Sunday, October 4, 2009

Tree Lizard

The tree lizard, also known as the ornate tree lizard, is found in extreme eastern California (from about Corn Springs on), all of Arizona, much of Utah (eastern and part of southwestern), western Colorado, large portions of New Mexico (other than eastern) and portions of Texas and northern Mexico. Some researchers recognize subspecies (six in the U.S.) and many do not. They are brown, tan, gray, rusty or nearly black with dark blotches or irregular narrow crossbars on the upper surfaces. The coloring usually matches the surrounding environment. The tree lizard, below, was found in Estes Canyon, in Organ Pipe Cactus National Monument in southern Arizona. It has amazing camoflauge.

This tree lizard was also found in Estes Canyon and is much darker.

Another tree lizard found in Estes Canyon.

The tree lizard, below, was caught by Andrew near Havasu Creek in Havasupai, northern Arizona. It is much prettier with tan and very distinctive cross bars. They have two bands of enlarged scales down the middle of the back, with a band of smaller scales between them. The picture below does not have a good enough resolution to show them.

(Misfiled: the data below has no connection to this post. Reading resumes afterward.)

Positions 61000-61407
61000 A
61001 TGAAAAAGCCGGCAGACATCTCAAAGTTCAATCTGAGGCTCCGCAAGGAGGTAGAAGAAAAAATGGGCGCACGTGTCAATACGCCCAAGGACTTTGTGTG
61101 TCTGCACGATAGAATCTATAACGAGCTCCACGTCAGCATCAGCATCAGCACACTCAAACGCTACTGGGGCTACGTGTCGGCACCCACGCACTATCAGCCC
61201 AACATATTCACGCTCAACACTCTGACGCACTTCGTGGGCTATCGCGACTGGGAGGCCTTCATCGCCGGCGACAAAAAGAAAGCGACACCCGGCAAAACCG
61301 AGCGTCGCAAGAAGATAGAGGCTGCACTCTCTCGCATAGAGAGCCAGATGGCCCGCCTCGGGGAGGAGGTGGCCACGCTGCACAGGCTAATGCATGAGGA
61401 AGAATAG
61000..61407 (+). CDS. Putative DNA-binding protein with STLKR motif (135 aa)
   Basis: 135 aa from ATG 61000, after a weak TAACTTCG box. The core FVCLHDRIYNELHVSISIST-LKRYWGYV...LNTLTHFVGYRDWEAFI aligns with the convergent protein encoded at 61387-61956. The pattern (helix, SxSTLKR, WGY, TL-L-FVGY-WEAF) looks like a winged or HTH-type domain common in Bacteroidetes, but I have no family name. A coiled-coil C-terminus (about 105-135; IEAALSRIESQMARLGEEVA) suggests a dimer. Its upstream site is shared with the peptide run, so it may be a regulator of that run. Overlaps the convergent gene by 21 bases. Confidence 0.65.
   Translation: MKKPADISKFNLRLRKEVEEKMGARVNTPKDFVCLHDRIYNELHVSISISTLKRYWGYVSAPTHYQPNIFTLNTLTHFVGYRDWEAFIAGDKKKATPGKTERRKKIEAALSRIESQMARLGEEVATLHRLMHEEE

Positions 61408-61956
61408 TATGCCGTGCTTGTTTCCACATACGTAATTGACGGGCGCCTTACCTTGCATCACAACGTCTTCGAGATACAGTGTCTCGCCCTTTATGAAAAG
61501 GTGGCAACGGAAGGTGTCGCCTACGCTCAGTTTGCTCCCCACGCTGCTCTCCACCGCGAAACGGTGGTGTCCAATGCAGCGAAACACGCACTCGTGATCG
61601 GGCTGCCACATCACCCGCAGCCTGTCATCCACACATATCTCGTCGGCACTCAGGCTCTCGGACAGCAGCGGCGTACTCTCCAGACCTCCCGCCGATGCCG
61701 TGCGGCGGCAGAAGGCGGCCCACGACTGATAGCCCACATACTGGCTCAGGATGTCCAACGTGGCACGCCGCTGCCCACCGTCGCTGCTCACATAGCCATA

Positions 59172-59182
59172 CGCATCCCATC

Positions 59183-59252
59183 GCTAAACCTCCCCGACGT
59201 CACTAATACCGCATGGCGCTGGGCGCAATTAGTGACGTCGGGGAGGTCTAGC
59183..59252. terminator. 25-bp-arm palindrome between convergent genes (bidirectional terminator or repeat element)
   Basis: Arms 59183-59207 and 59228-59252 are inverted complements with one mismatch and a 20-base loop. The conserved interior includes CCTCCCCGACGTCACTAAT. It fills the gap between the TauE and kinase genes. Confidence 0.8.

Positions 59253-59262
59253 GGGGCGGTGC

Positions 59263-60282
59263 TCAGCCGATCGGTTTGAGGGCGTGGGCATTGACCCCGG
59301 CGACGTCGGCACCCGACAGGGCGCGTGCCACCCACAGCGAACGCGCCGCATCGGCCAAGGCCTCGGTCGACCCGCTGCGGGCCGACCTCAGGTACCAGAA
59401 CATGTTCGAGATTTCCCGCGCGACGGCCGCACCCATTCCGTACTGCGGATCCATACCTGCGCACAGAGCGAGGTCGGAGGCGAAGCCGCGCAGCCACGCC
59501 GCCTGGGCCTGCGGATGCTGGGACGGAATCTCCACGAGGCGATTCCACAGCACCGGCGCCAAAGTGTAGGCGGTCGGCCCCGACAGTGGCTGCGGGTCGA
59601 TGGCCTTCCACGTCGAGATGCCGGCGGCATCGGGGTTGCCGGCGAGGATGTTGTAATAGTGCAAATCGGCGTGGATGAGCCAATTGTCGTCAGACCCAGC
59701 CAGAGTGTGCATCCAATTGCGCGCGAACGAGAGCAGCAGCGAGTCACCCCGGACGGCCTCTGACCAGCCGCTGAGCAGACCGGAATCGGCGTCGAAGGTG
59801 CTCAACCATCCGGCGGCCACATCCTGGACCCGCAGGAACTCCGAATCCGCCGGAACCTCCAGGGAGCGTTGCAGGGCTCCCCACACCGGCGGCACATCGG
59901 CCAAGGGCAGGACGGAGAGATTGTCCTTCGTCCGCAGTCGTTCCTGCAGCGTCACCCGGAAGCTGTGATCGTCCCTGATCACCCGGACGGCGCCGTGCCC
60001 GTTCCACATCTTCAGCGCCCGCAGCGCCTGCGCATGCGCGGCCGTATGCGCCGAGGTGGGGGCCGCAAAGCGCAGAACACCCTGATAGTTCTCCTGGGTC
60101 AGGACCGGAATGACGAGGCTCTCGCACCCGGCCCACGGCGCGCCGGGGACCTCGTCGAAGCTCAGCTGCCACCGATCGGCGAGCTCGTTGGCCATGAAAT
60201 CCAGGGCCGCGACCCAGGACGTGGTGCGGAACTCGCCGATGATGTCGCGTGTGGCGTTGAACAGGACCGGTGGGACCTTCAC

They often have a rusty area at the base of the tail, as this one does (the one caught at Havasupai), and a fold of skin on each side of the body.

Another picture of the same lizard.

Males have a blue, green, orange or yellow throat patch and blue or blue-green patches on the sides of the belly. Females have a white belly and a white, orange or yellow throat. The belly of the Havasupai tree lizard reveals it to be a male.

They are particularly attracted to river courses (those above were all found near a creek or in a wash) and spend as much time on rocks as they do on trees. They are small, 1 1/2 to 2 1/4 inches, with a long, slender tail.

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